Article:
When OSHA Knocks On Your Door: An Employer’s Guide to Workplace Inspections
By: Steven G. Gatley
In 1970, Congress created the Occupational Safety and Health Administration (OSHA) to ensure safe and healthy working conditions for working men and women. Over the past few months, I have been inundated by employer inquiries on how to deal with OSHA and COVID-19 issues.
Since the pandemic started, there have been over 31,000 COVID-19-related complaints to federal and state OSHA offices. OSHA has a number of ways to investigate these complaints, including written inquiries, document requests, and inspections. An OSHA inspection can sometimes be quite intimidating for employers. Therefore, employers should know their rights before OSHA shows up for an inspection. Seven key elements of OSHA inspections, along with employers’ corresponding rights, are described below.
Inspection - Some inspections are planned, but OSHA can also make unannounced visits, such as in response to an employee complaint or following an accident or exposure. An employer’s primary objective should be to limit the scope of the inspection. OSHA can cite for any observable offense, so limiting the area that inspectors examine is vitally important. Never offer to give the inspector a tour of your entire facility.
Opening Conference - This is the most important part of the inspection, and is usually your first contact with the inspector. The opening conference allows you to learn why OSHA is conducting the inspection. If the inspection is due to an employee complaint, ask to see the complaint so that you may limit where the inspector goes in the facility according to the area(s) implicated in the complaint.
Let’s assume the visit is unannounced. Employers should have a plan in place to address an unannounced visit. They should designate one person, such as a member of the Human Resources (HR) department or someone responsible for employee safety, to engage with the inspector. If the designated person is not located at the facility where the inspection is occurring, ask the inspector to wait for the designee. Inspectors usually will wait up to one hour. If it is not possible for your designee to attend every inspection, then have the most senior management personnel meet and accompany the inspector.
Walk-Around - Employers must have someone accompany the inspector at all times who will take the same photographs and measurements as the inspector. If the inspector needs to enter an area that requires Personal Protective Equipment (PPE), make sure that the inspector has their own. Do not lend them yours, or the inspector could find fault with the type or condition of your equipment.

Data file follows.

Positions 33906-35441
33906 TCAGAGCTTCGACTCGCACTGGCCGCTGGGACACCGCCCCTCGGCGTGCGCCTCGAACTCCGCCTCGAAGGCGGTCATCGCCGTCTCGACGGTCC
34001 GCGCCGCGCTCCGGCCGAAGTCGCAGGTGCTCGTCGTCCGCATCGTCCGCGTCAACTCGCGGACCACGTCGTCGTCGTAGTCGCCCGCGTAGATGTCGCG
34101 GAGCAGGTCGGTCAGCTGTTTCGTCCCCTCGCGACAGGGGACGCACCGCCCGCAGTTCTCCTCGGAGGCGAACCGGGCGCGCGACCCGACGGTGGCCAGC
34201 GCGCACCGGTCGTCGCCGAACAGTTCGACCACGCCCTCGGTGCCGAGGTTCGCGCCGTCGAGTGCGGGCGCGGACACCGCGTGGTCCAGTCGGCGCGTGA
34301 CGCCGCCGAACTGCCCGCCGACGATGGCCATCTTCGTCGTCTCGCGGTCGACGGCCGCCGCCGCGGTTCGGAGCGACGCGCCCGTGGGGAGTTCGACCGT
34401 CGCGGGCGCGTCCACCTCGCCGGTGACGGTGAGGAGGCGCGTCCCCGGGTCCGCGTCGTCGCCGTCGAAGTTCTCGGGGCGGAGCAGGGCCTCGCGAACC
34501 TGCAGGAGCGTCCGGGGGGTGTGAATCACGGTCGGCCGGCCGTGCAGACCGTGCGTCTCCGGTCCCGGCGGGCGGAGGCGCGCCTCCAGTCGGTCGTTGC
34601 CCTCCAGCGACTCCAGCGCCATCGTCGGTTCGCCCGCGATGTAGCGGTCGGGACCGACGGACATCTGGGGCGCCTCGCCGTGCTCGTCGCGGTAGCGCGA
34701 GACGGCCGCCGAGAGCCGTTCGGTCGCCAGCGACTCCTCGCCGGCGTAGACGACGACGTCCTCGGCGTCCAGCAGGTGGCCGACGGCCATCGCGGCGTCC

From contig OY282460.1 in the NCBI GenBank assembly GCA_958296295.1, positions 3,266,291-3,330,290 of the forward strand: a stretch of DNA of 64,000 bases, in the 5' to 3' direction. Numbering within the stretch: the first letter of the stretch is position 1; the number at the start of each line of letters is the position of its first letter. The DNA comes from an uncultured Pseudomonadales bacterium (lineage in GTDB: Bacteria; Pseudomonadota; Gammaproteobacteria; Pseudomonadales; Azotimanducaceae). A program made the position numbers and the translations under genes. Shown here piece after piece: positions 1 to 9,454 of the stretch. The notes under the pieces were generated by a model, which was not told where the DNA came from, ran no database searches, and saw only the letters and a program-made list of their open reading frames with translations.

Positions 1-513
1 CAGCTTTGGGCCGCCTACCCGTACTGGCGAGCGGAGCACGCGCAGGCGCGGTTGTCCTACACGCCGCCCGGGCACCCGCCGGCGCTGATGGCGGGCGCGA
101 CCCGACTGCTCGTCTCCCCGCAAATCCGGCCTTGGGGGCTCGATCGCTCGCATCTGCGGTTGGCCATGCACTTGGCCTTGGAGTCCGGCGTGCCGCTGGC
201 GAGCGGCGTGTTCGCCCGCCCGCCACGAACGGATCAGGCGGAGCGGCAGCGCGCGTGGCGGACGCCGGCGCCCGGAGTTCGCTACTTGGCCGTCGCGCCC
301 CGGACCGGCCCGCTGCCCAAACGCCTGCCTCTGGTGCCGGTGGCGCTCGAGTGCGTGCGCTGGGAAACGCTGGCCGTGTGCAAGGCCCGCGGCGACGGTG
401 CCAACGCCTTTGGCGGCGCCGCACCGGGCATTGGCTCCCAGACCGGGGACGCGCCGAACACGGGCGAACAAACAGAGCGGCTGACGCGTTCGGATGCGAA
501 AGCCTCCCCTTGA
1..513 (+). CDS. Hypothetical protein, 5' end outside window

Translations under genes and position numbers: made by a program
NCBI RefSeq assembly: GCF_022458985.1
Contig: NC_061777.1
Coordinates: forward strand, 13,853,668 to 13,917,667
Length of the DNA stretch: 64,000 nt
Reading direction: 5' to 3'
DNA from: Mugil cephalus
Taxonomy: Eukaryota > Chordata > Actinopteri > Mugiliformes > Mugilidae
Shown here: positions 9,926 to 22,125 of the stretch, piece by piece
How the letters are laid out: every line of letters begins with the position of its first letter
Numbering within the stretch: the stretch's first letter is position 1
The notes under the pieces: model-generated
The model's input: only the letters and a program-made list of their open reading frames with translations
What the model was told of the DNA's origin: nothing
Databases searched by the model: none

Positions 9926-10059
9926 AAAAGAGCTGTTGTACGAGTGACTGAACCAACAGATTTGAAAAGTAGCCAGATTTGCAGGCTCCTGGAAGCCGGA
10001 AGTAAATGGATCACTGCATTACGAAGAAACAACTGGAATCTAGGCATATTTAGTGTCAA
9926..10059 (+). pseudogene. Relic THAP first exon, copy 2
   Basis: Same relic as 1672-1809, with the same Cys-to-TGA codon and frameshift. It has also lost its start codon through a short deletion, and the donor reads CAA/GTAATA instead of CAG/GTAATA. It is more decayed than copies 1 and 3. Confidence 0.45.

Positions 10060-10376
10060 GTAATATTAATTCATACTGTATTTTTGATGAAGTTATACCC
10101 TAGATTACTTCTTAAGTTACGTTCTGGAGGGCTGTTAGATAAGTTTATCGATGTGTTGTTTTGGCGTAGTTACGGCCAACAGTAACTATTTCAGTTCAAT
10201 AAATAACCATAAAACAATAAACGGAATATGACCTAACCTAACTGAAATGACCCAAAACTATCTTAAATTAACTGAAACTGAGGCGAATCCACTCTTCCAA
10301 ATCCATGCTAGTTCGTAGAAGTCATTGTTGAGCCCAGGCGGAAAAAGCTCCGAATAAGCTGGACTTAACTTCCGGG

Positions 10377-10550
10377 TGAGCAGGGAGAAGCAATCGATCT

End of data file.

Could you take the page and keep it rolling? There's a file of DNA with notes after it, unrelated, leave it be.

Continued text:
Interviews - OSHA may interview employees, but the employees are also permitted to refuse to consent. Ensure that employees are aware of their right to refuse to be interviewed. If OSHA asks to interview anyone in management, you may ask for another manager, or preferably counsel, to be present. Counsel should be present when managers or supervisors are interviewed because their statements can legally bind the company. Do not volunteer any information during the interview or the inspection.
Documents - The inspector can ask to review documents such as your logs or, in places like California, your written Illness & Injury Prevention Program (IIPP). Failure to have an adequate IIPP is one of the most citable offenses, so it is best to have your plan reviewed on an annual basis. Although OSHA may ask for other documents, you should not feel rushed to provide them if they are not readily available, or if the request seems unreasonable or unrelated to the complaint. Instead, ask the inspector to put the request in writing so that counsel can review it and possibly limit its scope. Also, be wary of requests for video surveillance. The accident or exposure may have been caught on video. Usually, OSHA is entitled to obtain the video, but employers should only provide footage of the time and location of the incident. Producing too much video opens up the employer to other unrelated citations if the inspector sees any observable violations.
Abatement - If there are any violations that can be fixed during the inspection, fix them while the inspector is there. This will usually decrease the fine and possibly the severity of the offense.
Closing Conference - The inspector must provide you with the preliminary findings. Preliminary findings, however, do not indicate that you will get cited. Thus, this is not the time to argue. If you do get cited, there is a process to seek early resolution via an Informal Conference. If that is not successful, employers may appeal.
In summary, employers should design a plan to execute when OSHA arrives for an inspection. Given the high volume of COVID-19-related complaints recently, the likelihood that employers will have to face an OSHA inspection rises every day.